A History of the County of Sussex: Volume 6 Part 3, Bramber Rape (North-Eastern Part) Including Crawley New Town. Originally published by Victoria County History, London, 1987.
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Tipnoak hundred, so called by 1248, (fn. 1) was originally Henfield hundred; (fn. 2) it included the large estates of the bishop and of the dean and chapter of Chichester in Henfield, Albourne, and Woodmancote and descended with the bishop's manor of Stretham in Henfield. (fn. 3) Between 1332 and 1525 Tipnoak was sometimes called a half-hundred for fiscal purposes. (fn. 4) Later, however, it was itself divided into half-hundreds; in 1605 the two constables served for the half-hundred of Henfield and the half-hundred of Bishopshurst, (fn. 5) areas which were probably the same as the upper and lower halves of the hundred mentioned in 1725. (fn. 6)
In 1086 the hundred included Henfield (i.e. Stretham), Woodmancote, and Wantley manors. (fn. 7) Later it comprised Albourne, Henfield, and Woodmancote parishes, (fn. 8) divided into the tithings of Bishopshurst (in Albourne), Buckwish, Chestham, Intithing, and Oreham in Henfield, and Bilsborough or Blackstone in Woodmancote. (fn. 9) Tenants of Ewhurst manor in Shermanbury who held land at Chestham owed suit to the hundred court in the 14th century; the custom was reinforced in 1378 after lapsing for many years. (fn. 10)
There was a prison at Henfield in 1262-3, (fn. 11) and in 1288 the bishop claimed the assize of bread and of ale, gallows, tumbril, return of writs, and estreats of fines. (fn. 12) During the 13th century the bishops' stewards usurped the collection of the common fine from the sheriff. (fn. 13) Extensive franchises were claimed in 1651, (fn. 14) but it is not clear how far they were then exercised. The sheriff's tourn of Heathen Burials, which the men of Henfield were bound to attend in 1279, (fn. 15) and at which the headboroughs of the six tithings of Tipnoak appeared without making any presentments in the 1370s, (fn. 16) may have been held at Steyning. (fn. 17)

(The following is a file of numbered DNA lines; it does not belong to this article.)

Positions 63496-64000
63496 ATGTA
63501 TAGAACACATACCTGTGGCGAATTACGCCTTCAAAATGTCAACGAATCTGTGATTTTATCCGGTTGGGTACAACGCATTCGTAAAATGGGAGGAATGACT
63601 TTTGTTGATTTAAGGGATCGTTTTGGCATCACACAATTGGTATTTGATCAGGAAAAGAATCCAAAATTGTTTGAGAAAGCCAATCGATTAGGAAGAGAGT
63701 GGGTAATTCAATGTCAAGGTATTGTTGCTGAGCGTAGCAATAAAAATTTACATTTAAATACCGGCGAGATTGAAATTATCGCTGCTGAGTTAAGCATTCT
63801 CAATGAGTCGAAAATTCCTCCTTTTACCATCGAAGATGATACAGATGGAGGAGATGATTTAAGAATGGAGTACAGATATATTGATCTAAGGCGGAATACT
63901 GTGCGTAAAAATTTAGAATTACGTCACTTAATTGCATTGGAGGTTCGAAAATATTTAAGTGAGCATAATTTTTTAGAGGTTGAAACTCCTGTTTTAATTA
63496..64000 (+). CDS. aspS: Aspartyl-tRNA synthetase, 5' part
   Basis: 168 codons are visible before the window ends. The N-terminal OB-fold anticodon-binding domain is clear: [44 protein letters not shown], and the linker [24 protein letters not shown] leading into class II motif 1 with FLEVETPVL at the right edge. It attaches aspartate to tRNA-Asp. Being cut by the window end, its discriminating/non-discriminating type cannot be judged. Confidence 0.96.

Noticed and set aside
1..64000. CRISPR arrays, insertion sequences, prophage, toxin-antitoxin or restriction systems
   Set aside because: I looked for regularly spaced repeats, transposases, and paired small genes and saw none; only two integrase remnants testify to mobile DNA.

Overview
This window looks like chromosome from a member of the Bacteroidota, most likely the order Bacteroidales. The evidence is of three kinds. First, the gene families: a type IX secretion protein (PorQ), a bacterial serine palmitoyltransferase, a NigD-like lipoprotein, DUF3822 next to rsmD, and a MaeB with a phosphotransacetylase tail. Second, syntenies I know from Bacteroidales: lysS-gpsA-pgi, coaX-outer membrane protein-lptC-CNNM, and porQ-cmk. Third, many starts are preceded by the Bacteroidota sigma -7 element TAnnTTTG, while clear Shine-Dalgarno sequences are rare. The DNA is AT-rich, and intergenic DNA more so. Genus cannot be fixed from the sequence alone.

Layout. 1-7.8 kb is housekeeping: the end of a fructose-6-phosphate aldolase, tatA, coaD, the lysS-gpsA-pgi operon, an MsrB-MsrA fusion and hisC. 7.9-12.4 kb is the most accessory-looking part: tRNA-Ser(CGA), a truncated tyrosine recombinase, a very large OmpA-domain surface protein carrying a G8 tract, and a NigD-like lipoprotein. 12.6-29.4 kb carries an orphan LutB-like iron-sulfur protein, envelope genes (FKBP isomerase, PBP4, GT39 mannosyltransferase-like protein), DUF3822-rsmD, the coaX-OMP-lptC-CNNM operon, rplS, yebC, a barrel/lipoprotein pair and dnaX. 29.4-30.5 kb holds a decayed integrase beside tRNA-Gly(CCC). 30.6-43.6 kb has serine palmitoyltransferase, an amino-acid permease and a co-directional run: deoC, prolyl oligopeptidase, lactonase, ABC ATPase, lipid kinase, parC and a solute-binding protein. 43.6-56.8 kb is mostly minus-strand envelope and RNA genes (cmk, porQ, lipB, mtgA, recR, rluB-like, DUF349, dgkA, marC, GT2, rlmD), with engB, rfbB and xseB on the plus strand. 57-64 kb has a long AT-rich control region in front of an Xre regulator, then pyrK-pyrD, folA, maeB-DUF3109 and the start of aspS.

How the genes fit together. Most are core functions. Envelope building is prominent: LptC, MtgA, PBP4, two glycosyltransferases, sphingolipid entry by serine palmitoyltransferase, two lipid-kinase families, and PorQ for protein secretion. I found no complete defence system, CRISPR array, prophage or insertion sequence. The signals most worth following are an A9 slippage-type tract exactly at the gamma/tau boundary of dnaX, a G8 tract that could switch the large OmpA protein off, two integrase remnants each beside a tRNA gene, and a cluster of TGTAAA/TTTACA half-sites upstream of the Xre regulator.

There are hundred court rolls for various years between 1504 and 1643, (fn. 18) and for the period 1670-1935. (fn. 19) Until the 17th century there were both a three-weekly court and a thrice-yearly lawday. (fn. 20) The former held the assize of bread and of ale in the later 14th century, (fn. 21) and in 1651 was said to be still usually kept; it could try actions under £2 in value and the annual profit was then said to be £6 4s. 1d. (fn. 22) In the later 14th century the lawdays were held on the Monday after Michaelmas, the Monday after Twelfth Day (6 January), and the Monday after Hockday. (fn. 23) By 1527 only two were held. (fn. 24) In the mid 16th century and earlier 17th business included the control of stray animals and the care of ditches and bridges, (fn. 25) but by 1670 the court merely elected officers. (fn. 26)
A coroner and a clerk were recorded in 1275. (fn. 27) In 1374 the beadle received a free dinner or 1d. in lieu on court days. (fn. 28) Officers mentioned between the late 16th century and the earlier 19th were a bailiff or bailiffs, a receiver, (fn. 29) an alderman, (fn. 30) a constable or constables, (fn. 31) and a water bailiff. (fn. 32)
In 1630 the hundred view was held on Henfield common. (fn. 33) The site was presumably the place on the Henfield-Woodmancote boundary called from 1647 the hundred steddle, which is roughly central in the hundred. (fn. 34) It seems likely that 'the hundred place called Tipnoak', mentioned in 1552 (fn. 35) and evidently marked by a prominent tree, was the same. (fn. 36)